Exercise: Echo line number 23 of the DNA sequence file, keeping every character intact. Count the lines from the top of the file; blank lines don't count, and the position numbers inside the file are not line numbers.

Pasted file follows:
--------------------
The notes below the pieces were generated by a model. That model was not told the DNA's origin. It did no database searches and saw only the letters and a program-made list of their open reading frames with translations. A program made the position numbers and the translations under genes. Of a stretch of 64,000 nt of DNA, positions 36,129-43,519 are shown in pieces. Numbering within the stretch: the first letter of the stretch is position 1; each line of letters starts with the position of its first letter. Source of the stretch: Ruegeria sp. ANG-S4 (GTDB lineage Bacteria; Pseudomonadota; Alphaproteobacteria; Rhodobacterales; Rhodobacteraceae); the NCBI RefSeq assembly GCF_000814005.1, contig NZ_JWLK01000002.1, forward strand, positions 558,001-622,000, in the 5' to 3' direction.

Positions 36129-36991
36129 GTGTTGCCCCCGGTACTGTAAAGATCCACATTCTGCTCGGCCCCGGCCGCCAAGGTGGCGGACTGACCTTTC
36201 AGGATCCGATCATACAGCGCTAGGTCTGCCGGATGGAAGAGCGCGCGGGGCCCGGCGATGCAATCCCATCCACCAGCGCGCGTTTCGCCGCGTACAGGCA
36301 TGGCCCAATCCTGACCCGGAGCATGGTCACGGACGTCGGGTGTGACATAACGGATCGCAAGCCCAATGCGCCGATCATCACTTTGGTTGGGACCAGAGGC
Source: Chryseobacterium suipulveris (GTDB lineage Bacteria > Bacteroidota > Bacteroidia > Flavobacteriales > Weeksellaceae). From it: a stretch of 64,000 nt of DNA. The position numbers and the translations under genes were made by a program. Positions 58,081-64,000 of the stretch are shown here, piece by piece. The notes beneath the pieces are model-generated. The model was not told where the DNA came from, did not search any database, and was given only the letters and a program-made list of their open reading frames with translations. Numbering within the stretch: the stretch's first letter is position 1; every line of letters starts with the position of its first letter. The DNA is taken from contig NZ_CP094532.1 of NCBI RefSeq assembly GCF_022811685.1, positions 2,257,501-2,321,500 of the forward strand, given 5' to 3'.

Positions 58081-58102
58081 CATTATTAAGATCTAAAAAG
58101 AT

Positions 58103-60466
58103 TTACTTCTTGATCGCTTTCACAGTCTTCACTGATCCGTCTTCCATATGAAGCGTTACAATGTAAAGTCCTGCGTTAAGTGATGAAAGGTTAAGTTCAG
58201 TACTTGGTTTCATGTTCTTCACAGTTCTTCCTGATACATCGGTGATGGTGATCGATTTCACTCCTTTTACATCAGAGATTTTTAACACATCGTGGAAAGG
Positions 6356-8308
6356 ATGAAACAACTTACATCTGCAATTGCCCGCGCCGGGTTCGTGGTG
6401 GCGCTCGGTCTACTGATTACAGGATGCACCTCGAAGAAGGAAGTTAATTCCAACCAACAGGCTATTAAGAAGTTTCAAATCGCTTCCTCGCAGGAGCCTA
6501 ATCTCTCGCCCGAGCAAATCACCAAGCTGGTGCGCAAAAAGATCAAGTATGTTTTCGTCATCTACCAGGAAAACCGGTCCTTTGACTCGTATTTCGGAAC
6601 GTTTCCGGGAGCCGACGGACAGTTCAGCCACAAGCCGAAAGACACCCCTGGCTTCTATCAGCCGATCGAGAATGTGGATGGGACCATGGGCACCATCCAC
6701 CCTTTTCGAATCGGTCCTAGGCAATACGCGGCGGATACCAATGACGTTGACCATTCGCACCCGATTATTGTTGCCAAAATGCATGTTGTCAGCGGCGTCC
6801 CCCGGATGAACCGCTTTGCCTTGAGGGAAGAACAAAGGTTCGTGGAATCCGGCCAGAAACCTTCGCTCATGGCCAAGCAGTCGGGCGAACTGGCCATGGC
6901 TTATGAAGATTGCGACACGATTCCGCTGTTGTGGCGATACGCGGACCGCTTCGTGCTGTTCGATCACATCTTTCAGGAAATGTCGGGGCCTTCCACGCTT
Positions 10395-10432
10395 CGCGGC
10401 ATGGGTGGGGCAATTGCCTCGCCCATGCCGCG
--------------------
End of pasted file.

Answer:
10401 ATGGGTGGGGCAATTGCCTCGCCCATGCCGCG